DR and harpies move faster in open terrain, Shades move faster in difficult terrain, especially woods and buildings where harpies can’t fly and DR won’t enter.

In melee, none benefit from ranks. Only Shades can get an assassin. Only DR can get a musician and pennant, even if they rarely do so, and only DR can negate ranks with side/rear charges. All of them provide a flank/rear bonus, but only as long as they are US5, so DR come with an advantage.

Together, they form agile troops, able to disrupt the enemy with light rear/flank march blocking threats. A character on Pegasus can fulfil a similar role but is not a troop so I’ll not examine him here.

4.1. Harpies: agile flyers.
Harpies are the best for positioning without any action.
Harpies are the cheapest and the most mobile, they fly and charge 360°.
At 55 points, screening your main unit is one of their best role.
Harpies are the best at march-blocking, because they retain all the time their full movement; however, it will only starting to be effective on the second turn.

However, they don’t shoot and they are rather limited in melee, with their non-hatred 2 S3 attacks.
They are good, although not really reliable, for warmachine hunting /wizard suicide charging.

4.2. DR: agile fast cavalry.
DR are the best for harassing melee units. They are fast cavalry that are able to move after a flee rally, so one of their main role is to redirect enemy charges to our cause, especially from frenzied units. They also are able to break ranks from the flanks or rear.
Dark Riders can effectively hunt warmachines, with their Hatred re-rolling S4 attacks.
When they march-block, they remain more mobile than Shades albeit less than Harpies.
However they cost a fair bit more (especially with crossbows included) and they don't start the game in a forward position.

4.3. Shades: agile scouts.
Shades are the least mobile but highly versatile, with a good effectiveness at shooting and in melee.
With scout rule, it is possible to effectively threaten the opponent from the sides.
Shades are the most reliable of the 3 to inflict damage, if they get the GW. They have a good chance on getting the warmachine/wizard hunting job done.
Harpies and DR are faster, but the Shades shoot better and are able to have an assassin.

But Shades are a special choice, and they are the most static of the three: they can't redeploy across the battlefield if they misdeploy.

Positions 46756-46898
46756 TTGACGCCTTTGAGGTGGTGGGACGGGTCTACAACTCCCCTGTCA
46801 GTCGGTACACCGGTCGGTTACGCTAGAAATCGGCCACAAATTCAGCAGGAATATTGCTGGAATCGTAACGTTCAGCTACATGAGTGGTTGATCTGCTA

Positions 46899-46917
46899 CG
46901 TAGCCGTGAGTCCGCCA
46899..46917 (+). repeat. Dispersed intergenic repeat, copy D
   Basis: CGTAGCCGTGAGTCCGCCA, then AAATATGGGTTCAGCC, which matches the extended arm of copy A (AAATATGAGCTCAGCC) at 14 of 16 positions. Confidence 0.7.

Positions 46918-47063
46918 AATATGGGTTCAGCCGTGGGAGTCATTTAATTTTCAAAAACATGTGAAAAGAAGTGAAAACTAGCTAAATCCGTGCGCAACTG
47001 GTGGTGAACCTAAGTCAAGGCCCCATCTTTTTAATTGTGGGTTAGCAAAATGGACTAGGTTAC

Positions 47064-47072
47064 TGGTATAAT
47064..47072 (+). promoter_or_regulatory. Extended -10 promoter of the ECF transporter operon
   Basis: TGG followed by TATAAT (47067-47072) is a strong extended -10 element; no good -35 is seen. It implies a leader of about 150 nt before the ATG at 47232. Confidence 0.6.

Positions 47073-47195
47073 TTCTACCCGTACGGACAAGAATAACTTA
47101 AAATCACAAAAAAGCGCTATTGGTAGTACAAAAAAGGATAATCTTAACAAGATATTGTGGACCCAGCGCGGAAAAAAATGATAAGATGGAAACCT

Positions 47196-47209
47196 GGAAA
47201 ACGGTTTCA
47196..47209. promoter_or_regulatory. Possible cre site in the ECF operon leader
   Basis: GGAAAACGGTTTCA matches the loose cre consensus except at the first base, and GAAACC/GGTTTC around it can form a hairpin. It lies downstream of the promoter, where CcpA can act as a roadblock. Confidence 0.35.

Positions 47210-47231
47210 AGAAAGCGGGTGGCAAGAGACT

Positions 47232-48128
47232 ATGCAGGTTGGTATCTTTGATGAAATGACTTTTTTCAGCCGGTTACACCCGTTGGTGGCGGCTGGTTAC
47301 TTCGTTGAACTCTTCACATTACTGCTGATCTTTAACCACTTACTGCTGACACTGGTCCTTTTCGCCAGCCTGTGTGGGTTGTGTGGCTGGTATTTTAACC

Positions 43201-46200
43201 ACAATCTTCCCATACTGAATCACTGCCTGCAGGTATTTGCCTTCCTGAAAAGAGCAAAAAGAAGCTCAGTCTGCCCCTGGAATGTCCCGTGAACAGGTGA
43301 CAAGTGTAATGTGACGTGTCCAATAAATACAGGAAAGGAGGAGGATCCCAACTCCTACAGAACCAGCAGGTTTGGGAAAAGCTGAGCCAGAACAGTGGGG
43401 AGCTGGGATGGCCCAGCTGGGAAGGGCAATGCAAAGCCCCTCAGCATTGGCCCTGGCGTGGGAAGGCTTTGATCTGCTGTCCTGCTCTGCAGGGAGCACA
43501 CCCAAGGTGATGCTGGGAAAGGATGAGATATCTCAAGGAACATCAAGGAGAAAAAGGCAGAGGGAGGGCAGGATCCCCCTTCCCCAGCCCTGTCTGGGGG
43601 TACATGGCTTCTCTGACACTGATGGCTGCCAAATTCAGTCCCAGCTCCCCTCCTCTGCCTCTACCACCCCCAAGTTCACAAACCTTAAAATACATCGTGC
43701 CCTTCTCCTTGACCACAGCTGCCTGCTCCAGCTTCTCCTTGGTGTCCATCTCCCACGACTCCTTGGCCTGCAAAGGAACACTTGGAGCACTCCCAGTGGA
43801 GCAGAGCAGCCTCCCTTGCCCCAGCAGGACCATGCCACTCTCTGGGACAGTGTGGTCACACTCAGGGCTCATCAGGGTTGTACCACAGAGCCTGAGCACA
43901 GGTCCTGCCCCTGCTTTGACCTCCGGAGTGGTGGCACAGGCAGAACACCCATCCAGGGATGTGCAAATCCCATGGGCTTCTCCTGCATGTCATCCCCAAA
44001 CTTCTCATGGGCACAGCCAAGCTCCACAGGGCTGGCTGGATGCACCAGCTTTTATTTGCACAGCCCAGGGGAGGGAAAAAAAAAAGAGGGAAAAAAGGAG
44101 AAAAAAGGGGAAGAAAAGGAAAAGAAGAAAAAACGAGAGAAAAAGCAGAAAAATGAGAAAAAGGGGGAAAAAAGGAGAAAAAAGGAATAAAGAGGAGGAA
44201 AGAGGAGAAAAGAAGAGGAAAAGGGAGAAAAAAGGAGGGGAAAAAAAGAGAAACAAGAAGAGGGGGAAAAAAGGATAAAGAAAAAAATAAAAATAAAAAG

4.4. Shades, harpies or DR?
Although these three units can achieve similar tasks, they have different effectiveness and excel on different roles. All is about play style, the best is probably to use all 3 units. They give mobility above all, which is what a DE army is about mostly.

Cost & slots may be an issue: Harpies can be sacrificed more easily than Shades, while DR are the most pricey. In addition, DR fill a mandatory core slot, Shades eat up a precious special slot, harpies are perfectly neutral on this aspect.

For a harassing role, Harpies are the best at march-blocking, DR are closely as good, but Shades are doing it earlier, from a forward position.

For warmachine hunt, Shades and DR are more deadly. However, harpies will reach them faster.

For side/rear complementary charges, DR are the best for, as only DR negate ranks. Shades and harpies don't, and usually are too few in numbers when they charge so that they don't even give flank of rear bonus. However, Harpies can suicide charge a wizard hidden in a unit, and Shades can pose a great threat of charging from a rear wood.

Finally, as a result of the prevailing ugliness of our DR and harpy models, it is possible, thanks to Shades, to running a druchii army without these units!




5. Three different shooting units.

RXBmen, Shades RBTs all fill a similar role: shooting troops disturbing the enemy with a distant threat which cannot be dispelled.
Note: RXB DR are shooters as well, but their extremely high cost per shot requires that they specialized in very specific, rewarding shots. I consider DR more an agile unit than a shooting unit.

The cost of the foes they kill in a single turn is roughly 1/5 of their cost (RXB are slightly more cost-effective), which means that they need to shoot at least 5 turns before getting destroyed.
Each of them makes a very suitable babysitting unit for a sorceress, albeit for different reasons.

One core unit, one special, one rare, they can combine well together, you need not to choose one for the other.

5.1. RXBmen: mass shooters.